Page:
The analyst believes that the Kremlin, having subordinated the media and politicians, has already prepared the ground for historical revisionism. To rewrite history is what the Kremlin intended. And the state is the “sole guardian” of people's memory. That is Putin’s point of view. From here, it takes the origins and convocation of the commission on “historical truth” on the eve of the 65 anniversary of the victory in the Great Patriotic War. She supposedly must fight historical falsifications. And in 2015, V. Putin initiated the unification of history textbooks. All this leads to the “canon” of history prescribed by the state.
The author hints at Putin’s plan orulizm. He writes that by “falsifying” the history of the Kremlin means that it contradicts the official version today and its interpretation, from which tomorrow's may differ.
The West should respond to Putin by initiating “educational programs” in Russia. They should condemn the Kremlin’s attempts to “manipulate history” and clearly define the role of Russia and the USSR in history. Russia's attempts to "monopoly" to ascribe to itself victory in World War II are unacceptable, they should be "rejected". For this, the West needs to support research on archival materials stored in Russian repositories.
In Russia, many people take at face value "the Kremlin's manipulation of history." You can not leave it without attention, says Foxall.
Western media have told about the real history of modern Russia. She, apparently, is pitiable.
Frederick Schmidt in «Frankfurter Allgemeine Zeitung» notes that the Russian rulers shocked the poor public with passages about the lack of money against the background of corruption scandals, and therefore invigorating Medvedev statements like “hold on” look ambiguous.
The author recalls the recent scandalous statement in the Crimea, Prime Minister Dmitry Medvedev, where the latter appeared "in a not very favorable light." In Feodosia, the Russian ruler stumbled upon an angry pensioner who complained about the size of her pension - 8 thousand rubles. And the prices are “mad”, retired remarked. The response from Medvedev contained a message that “there is simply no money” and an indication “to stick here,” reminds the journalist.
It is curious that the authorities of Sevastopol regarded the issue of pensions as a “targeted provocation”. Friedrich Schmidt writes that with the help of such a simple formula of reaction, the Russian authorities are shifting responsibility for the problems "to the enemies" who allegedly attack Russia "both inside and outside."
No wonder the Kremlin declared "provocations" and the machinations of the West and the publication of offshore accounts of representatives of the elite of Russia. Putin said for a reason that the Panamanian dossier is an information product designed to “destabilize the situation” in Russia. Schmidt himself thinks that publications about all these accounts explain precisely why there is “no money for indexation of pensions” in Russia.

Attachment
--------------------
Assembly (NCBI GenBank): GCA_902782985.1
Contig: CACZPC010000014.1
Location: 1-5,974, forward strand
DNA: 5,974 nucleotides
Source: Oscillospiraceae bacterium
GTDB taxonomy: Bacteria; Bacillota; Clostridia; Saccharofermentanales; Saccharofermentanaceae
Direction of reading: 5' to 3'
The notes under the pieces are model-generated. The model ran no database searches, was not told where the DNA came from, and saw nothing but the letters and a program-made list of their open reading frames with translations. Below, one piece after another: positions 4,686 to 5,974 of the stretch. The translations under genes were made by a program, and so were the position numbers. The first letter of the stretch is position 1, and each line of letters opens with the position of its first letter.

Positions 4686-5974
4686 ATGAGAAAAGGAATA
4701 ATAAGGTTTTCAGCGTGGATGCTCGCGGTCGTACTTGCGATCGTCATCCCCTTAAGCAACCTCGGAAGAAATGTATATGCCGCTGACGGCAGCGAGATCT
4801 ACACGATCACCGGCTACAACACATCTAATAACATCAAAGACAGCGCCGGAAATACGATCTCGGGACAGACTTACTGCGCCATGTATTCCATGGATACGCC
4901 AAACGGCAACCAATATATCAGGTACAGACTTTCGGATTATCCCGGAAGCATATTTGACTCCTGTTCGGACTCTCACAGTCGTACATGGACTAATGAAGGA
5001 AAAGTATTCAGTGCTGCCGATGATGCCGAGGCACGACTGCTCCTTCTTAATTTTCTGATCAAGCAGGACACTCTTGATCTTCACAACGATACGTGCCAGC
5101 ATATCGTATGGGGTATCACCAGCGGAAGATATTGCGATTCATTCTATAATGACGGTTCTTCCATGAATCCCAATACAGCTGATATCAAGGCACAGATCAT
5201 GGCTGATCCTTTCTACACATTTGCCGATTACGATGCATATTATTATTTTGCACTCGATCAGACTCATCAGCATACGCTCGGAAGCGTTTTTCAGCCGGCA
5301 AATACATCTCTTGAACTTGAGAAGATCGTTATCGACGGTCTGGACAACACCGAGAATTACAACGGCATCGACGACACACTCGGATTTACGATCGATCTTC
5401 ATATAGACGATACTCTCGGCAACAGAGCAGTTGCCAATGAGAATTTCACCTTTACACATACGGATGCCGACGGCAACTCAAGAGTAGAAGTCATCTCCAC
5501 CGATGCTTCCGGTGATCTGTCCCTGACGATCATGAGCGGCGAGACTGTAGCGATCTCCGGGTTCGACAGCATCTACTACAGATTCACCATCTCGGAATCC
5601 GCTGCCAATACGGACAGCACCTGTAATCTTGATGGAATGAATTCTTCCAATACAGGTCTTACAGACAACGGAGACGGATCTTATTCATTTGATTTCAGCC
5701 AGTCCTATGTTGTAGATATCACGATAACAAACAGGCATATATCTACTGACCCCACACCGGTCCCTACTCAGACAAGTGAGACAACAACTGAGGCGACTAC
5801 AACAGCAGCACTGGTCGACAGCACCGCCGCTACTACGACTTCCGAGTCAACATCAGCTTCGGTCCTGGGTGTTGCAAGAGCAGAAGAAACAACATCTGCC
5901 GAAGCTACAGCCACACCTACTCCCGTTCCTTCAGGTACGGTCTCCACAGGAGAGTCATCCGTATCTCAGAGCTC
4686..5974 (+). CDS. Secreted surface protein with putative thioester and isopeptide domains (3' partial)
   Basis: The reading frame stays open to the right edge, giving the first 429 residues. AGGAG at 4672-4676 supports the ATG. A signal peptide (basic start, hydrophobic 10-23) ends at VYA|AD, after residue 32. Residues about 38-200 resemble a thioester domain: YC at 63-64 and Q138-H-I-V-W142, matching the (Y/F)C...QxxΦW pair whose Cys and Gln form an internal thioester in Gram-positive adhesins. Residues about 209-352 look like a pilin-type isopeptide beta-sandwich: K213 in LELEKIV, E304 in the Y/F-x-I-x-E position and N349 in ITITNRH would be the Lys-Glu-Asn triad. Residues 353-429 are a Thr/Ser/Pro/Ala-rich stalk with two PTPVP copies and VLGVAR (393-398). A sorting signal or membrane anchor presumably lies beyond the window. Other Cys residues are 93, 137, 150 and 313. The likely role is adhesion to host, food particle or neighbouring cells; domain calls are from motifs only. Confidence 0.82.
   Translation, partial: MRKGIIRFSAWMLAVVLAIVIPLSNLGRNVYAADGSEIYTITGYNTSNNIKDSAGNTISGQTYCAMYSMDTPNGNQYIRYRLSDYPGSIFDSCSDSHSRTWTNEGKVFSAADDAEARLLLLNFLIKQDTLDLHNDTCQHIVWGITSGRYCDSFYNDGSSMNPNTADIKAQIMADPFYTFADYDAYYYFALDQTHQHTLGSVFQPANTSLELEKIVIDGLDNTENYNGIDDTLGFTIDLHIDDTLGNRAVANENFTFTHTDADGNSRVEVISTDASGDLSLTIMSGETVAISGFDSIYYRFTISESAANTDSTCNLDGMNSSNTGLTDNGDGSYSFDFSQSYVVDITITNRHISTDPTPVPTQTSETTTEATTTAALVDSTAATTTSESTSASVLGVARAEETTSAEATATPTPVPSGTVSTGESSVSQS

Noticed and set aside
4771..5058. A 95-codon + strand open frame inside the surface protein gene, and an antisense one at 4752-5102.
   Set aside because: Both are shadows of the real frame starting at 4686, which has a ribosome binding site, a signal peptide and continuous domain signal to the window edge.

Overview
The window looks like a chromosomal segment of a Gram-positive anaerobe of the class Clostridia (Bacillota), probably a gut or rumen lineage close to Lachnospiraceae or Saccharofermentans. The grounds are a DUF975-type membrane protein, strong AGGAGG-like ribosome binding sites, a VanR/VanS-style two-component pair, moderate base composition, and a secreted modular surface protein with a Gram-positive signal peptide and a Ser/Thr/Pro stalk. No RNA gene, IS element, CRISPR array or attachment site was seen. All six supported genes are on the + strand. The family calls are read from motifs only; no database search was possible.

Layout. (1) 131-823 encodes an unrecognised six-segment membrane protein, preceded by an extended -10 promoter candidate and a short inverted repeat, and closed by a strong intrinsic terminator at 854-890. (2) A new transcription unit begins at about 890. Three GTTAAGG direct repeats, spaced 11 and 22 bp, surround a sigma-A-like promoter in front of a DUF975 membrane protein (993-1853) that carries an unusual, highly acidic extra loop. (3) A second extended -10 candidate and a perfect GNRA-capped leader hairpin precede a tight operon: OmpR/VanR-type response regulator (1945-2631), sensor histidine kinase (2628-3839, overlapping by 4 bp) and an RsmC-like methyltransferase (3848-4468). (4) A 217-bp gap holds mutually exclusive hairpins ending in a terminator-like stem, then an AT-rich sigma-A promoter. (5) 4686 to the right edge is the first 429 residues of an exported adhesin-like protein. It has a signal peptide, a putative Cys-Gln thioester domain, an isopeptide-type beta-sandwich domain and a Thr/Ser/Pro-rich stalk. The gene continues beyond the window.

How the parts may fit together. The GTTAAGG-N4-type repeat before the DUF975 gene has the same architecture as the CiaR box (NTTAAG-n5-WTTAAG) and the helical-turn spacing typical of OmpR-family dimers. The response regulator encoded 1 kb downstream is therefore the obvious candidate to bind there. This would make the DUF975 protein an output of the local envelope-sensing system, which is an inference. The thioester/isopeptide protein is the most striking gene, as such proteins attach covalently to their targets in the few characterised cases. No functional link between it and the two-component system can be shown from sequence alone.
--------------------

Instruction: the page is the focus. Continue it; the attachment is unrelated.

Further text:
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Western analysts believe that Russia is not all right, not only with the past day, but with today. The Kremlin, in the manner of the Orwellian Ministry of Truth, is busy "rewriting" history to please the "official" point of view and diligently "idealizes the past."
Why exactly the past? Undoubtedly, there is no propaganda novelty in that: the same Orwell historical workers also alter the old newspapers. In Russia, this is done for the same reason: life in the present is poor and difficult, it is not for nothing that the Russian prime minister advises the people to “hold on”, because “there is no money”.
Western analysts, though, ridicule Medvedev, whose statements are indeed worthy of the feuilletonist pen, but the Kremlin’s “historical” approach plunges them into depression. The “manipulations with history” produced by Putin constitute a “threat to the West” because they feed “anti-Western sentiments” in Russian society.
It is strange that analysts did not even mention the word “sanctions” in their articles once. From scratch, "anti-Western sentiment" does not arise, as much as Putin or his ministers are talking about this. At least one reason, yes should be. If Western states, clearly headed by the United States, have decided to strangle Russia with restrictive measures, they will not be considered “friends” in Russia. The West can repeat as much as it wants that sanctions are directed against the authorities, they will still somehow be beating up on the welfare of the people.
As for corruption in power and “no money”, then yes, such phenomena exist in Russia. Just like they exist in the West. They exist wherever there is state power.